JOSIAH B. CHAPIN. — Was station agent at North Wilbraham, Mass., on the opening of the Western Railroad (now the Boston & Albany) in 1840. In 1841 he went to Illinois and engaged in farming on Rock river. The following year he returned to Springfield, Mass., and entered the service of the Western Railroad, filling the positions of agent, conductor, and division superintendent faithfully and with regularity, until his death at Albany, N. Y., Jan. 19, 1889, in his 71st year, having been in the service of the company forty-nine years and one month.
JONATHAN C. BOYLSTON. — Went to Worcester, Mass., was a merchant tailor for many years. Now engaged in manufacturing cement drain tile at East Haddam, Conn., where he has resided since 1860.
PETER R. POTTER. — Was engaged in mercantile business in Springfield, Mass., and New York city. On the outbreak of the "gold fever" he went to California. He died at Stockton, Cal., in 1850, aged 31 years.
JOEL D. BARBER, Springfield, Mass. — A well known merchant tailor. Was for three years with Sylvester Clark, tailor; in 1836 went to New York, remaining one year, when he returned to Springfield; in 1844 went to Palmer, Mass., where he remained five years, and in 1849 went to New York. In 186i he returned to Springfield, where he has since been in business.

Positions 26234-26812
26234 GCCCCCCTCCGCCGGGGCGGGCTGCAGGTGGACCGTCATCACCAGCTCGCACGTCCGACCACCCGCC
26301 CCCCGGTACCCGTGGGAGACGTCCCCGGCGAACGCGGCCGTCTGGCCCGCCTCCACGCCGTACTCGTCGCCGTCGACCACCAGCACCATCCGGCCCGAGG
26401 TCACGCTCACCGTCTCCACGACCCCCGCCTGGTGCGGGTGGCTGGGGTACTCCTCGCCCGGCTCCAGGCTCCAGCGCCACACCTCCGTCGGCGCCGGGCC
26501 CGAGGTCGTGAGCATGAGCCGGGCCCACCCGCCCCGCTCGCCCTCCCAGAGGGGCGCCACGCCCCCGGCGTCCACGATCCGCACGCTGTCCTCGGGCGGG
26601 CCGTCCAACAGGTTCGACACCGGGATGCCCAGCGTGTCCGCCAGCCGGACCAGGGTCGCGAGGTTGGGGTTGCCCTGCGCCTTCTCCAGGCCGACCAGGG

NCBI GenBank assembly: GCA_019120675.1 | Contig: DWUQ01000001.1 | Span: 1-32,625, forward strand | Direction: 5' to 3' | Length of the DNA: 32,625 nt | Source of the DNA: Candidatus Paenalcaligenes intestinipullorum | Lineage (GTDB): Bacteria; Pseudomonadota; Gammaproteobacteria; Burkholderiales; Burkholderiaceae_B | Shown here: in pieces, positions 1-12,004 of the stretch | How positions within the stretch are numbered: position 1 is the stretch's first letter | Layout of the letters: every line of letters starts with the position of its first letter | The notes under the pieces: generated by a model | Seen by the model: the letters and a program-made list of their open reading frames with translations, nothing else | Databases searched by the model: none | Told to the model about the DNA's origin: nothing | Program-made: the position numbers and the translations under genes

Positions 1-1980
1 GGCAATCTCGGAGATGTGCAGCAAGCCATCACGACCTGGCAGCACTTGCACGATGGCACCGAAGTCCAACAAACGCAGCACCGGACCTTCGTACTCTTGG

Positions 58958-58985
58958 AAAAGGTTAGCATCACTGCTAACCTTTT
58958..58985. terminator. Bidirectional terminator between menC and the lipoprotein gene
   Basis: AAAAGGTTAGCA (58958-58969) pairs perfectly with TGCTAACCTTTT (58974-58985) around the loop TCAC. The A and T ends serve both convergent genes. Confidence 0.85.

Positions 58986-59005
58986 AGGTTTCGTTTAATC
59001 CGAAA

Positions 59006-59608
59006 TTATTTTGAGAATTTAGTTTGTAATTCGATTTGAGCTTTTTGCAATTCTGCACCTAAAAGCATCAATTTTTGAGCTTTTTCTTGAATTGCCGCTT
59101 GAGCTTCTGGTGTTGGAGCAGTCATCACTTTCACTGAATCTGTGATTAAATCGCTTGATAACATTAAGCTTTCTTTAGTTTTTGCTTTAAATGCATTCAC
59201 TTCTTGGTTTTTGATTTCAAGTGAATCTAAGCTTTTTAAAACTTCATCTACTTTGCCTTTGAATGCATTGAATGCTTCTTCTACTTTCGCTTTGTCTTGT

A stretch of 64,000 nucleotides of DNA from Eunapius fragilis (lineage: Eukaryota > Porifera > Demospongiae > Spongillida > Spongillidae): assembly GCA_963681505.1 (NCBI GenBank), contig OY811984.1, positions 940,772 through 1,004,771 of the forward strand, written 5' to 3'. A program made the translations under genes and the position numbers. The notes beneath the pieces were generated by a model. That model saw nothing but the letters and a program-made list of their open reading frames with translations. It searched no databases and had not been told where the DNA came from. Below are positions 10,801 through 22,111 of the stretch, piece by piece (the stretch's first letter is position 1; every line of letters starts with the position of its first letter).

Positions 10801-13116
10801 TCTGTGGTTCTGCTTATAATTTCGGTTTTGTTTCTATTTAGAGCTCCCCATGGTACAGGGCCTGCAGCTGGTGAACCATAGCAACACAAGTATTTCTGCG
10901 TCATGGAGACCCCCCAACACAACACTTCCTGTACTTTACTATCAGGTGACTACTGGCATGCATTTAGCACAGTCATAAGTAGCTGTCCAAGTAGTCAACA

JAMES WELLS, Springfield, Mass. — Was clerk in the drug store of Rust & Aspinwall, New York city, at the age of thirteen; with Catlin & Co., Hartford, Conn., in 1842. Returning to this city he entered the service of D. & J. Ames. In 1849 was agent for Connecticut River Railroad Company; has been the faithful ticket agent for Boston & Albany, and Hartford, New Haven & New York Railroads since January, 1856.
WILLIAM STANLEY HATCH. — Went to Cincinnati, Ohio, remaining until 1859. Then went across the plains with a
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